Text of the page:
Our advice for the dedicated parents that are involved in tennis: Stay away from academies that have a “off parents policy” and don’t want you on the court! It will lead down a road resulting in unhappy junior players, a growing conflict between the academy or coach and the parents and at the end wasted time and effort that may result in minimal improvements.

Show me an academy where the parents are involved and I will show you success.

Player development, Academies & USTA

  • USTA player development: There is still hope for steering player development into the right direction with Patrick McEnroe on the wheel, however McEnroe is more focused on being a spokesperson on TV than focusing on fixing the problem. The USTA is not working with the parents rather than using the “off parents policy” to keep parents at bay.

  • USTA and the best athlete: The USTA’s approach of “getting the best athlete” is not focusing on players with the best talent & potential. Resulting in disappointed US junior players, that never got a chance from the USTA or were turned down by the USTA. These players will eventually turn into pro players that may represent a foreign country instead of the US or resulting in a pro player that is not willing to support the USTA in developing future tennis generations.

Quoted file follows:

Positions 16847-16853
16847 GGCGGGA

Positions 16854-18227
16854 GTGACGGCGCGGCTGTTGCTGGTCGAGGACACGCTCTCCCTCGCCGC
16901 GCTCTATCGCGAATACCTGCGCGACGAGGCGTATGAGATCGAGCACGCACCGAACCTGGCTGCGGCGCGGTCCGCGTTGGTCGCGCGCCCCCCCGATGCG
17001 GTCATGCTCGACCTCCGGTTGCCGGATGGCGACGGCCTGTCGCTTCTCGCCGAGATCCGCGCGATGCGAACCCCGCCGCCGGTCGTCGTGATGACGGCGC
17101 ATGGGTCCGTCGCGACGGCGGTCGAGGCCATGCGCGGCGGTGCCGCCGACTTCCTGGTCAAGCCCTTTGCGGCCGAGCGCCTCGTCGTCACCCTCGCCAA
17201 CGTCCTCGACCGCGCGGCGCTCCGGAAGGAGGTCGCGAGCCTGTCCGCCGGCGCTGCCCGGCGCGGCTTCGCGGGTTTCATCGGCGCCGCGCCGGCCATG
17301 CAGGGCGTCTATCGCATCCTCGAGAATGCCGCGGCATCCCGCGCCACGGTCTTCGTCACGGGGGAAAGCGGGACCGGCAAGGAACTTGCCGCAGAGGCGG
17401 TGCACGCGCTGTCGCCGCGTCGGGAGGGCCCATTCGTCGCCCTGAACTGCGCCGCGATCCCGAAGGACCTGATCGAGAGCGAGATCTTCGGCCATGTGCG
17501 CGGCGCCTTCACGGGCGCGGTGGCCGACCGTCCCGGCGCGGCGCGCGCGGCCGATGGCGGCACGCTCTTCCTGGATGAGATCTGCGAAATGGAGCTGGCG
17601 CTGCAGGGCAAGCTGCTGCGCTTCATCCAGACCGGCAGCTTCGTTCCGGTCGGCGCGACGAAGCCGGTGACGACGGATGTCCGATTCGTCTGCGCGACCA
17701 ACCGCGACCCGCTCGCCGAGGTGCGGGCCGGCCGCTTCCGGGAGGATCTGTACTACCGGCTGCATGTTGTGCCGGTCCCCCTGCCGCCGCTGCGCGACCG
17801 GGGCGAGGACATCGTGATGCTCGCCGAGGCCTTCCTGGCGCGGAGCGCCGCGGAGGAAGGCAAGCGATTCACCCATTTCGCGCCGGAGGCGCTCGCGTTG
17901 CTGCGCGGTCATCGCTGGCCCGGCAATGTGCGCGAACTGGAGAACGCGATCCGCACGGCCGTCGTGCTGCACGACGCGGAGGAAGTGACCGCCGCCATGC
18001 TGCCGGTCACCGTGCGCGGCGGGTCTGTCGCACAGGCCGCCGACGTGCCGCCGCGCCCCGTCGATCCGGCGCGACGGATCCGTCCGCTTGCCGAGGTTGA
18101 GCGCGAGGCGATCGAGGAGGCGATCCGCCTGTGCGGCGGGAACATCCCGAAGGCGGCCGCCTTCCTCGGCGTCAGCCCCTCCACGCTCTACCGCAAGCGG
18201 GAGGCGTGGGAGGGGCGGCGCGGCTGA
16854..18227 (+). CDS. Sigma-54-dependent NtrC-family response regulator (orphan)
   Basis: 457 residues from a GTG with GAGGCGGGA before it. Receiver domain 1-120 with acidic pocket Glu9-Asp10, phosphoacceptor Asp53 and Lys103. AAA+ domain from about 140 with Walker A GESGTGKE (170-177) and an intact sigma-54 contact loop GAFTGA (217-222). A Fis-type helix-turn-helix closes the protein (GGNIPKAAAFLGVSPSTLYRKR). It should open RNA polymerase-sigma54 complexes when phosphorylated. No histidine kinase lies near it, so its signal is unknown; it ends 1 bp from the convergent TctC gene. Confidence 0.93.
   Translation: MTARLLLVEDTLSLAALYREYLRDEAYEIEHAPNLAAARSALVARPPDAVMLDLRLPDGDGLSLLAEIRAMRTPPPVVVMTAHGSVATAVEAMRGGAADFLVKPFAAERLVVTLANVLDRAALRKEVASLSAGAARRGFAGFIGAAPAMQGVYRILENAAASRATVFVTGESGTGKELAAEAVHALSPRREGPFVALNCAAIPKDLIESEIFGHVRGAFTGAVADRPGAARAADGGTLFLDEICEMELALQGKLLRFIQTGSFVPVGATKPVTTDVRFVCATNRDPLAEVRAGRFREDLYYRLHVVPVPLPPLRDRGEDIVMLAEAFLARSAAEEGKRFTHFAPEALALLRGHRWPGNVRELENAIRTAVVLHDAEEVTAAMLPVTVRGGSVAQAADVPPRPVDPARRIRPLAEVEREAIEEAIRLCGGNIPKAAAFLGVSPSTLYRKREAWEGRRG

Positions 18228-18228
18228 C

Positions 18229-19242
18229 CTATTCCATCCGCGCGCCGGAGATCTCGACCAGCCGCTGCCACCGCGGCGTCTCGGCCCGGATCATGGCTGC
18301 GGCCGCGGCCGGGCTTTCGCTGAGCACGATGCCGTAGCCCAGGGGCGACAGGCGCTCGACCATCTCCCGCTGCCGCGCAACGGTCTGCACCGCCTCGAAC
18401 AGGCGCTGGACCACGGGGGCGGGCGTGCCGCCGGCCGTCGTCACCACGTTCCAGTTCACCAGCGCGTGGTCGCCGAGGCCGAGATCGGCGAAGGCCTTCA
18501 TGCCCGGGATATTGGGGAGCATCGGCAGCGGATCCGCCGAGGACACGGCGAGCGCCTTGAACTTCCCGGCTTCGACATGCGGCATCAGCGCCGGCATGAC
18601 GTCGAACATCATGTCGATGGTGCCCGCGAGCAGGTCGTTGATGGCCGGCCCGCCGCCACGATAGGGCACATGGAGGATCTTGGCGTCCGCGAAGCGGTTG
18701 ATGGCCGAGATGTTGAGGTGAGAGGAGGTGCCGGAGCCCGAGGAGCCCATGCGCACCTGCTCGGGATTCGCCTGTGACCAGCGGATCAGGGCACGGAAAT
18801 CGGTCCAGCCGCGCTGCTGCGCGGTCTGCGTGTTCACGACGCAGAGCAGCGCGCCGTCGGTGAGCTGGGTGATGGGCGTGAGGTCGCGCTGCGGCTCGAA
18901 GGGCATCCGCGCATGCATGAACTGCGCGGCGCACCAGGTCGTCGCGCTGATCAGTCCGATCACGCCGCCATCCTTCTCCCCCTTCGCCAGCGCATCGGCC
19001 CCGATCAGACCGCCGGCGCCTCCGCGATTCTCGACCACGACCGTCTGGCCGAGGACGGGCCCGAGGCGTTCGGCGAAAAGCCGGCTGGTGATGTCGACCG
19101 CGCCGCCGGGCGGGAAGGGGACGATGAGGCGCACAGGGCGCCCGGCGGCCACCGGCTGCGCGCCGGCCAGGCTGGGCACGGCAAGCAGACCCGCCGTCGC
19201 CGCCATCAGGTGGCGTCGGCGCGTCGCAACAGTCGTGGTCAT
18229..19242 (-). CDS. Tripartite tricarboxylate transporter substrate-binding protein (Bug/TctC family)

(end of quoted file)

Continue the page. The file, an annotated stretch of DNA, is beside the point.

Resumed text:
• Parents involvement is the key for player development. A talented player with dedicated parents, they will do what it takes to get the kid(s) to lessons, tournaments and matches, is better than a higher ranked player without parents involvement or parents support. The “off parent policy” is ruining chances, so avoid academies where the parents are not welcomed to stay at the court.

  • Throw coaches off the court if they do not show the ability to focus on your player individual. In other words implement change based on the player and not on “this is what we teach since the last 10 years”.

  • Challenging the players: A player who love the game want to have challenging players. These players don’t want to play each day with kids not up to their level. These players want to hit mostly with players at the same level and sometimes even with better players. These players enjoy to hit the ball. If an academy will not be able to accommodate your kid(s) with challenging players … turn around and leave. Some academies just group players by age instead of placing the player into a performance levels independent of age.